Dr Rhadhika Coomaraswamy has been described as a brilliant scholar and there is no doubt that she is a doughty champion of human rights. She was the Under-Secretary-General of the United Nations, Special Representative for Children and Armed Conflict until 13 July 2012.  She wrote in response to the NPC resolution: “some Tamil nationalist lawyer has suddenly woken up to the fact that if we use the “G” word then there is a legal case for a separate state. This of course is a delusion of theoretical lawyers… Accountability for war crimes and human rights violations is a completely different frame of action than the claim for a separate state”. She continued: “We as a community have had enough of all this name-calling- genocide, traitor, nation- all that is just unnecessary hyperbole at this time in our history. There are so many problems that have to be solved through discussion and dialogue that affect people in their everyday life”.

Dr Coomaraswamy argues that it is time to abandon the victim mentality that lies behind the NPC resolution: “Let us regain our self -respect and our self-confidence, stand tall, look our Sinhalese and Muslim brothers and sisters in the eye, start acting as their equals and begin to build lasting partnerships.”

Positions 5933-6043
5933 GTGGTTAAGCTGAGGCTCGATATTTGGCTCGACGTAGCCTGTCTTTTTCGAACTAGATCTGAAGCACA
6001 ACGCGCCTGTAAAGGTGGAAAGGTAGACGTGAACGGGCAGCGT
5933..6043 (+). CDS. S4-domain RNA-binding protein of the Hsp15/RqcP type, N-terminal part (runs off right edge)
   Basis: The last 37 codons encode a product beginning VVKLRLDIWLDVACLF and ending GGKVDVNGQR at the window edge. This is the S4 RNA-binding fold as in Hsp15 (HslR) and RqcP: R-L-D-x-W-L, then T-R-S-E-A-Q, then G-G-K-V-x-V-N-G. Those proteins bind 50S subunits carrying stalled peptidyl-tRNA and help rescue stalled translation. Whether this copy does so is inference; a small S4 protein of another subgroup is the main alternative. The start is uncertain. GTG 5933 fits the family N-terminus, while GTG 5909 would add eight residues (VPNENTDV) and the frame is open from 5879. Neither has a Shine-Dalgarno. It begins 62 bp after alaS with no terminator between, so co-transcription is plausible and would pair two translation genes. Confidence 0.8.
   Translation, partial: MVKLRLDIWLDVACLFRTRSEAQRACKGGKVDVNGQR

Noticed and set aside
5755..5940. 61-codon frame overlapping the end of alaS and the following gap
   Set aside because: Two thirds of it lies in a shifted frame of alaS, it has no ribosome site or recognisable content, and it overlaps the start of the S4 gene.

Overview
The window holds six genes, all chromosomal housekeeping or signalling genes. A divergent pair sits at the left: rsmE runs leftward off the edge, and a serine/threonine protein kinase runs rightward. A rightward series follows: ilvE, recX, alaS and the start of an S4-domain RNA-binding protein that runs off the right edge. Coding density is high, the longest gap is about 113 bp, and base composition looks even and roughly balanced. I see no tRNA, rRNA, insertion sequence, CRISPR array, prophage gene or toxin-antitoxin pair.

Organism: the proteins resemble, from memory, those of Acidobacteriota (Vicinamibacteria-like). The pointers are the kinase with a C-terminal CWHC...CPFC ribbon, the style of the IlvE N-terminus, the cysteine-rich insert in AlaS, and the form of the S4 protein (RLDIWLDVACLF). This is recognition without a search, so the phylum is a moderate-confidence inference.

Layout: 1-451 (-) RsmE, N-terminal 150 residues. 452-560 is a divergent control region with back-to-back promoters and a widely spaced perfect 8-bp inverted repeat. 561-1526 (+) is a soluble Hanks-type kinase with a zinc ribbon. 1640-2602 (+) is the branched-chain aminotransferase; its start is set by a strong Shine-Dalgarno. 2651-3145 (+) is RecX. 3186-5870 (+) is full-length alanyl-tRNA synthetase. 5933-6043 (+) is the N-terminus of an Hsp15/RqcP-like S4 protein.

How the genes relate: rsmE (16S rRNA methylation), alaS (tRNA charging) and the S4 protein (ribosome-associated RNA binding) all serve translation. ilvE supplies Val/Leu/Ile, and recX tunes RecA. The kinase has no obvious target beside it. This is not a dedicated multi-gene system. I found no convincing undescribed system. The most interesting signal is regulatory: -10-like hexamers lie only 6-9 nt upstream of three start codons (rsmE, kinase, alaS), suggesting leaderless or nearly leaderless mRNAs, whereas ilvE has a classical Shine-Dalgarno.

Randall Jarrell Part Four

This article appeared in The Nation on Sunday March 15 2015

The Cruel Critic

NYer

After the Second World War, Jarrell achieved a measure of success, financial security, critical esteem and happiness. He married his second wife, Mary von Schrader, in 1952.

cat

For the rest of his life, he taught at the Women’s College of the University of North Carolina at Greensboro. In 1967, Nancy Seletti wrote about  being taught by Jarrell at Greensboro in 1947/48. “He made us love good poems with the passion children give to toys which are not merely companions to them but talismen with which to face the world. He had, and conveyed to us, the professional magician’s delight in a brilliant accomplishment for its own sake.”

with students

She observed the cruel streak that others have discussed but claims he was never cruel to students.“It seems to me that Randall Jarrell was harsh and unfeeling only with those whom he felt to be his equals in sophistication or who, by placing themselves in the literary arena, made themselves the enemies of genuine excellence, the representatives of those powers, political, aesthetic, or intellectual which threatened the unique, suffering, not very virtuous individual being whom he loved with mingled pity, horror, and delight.”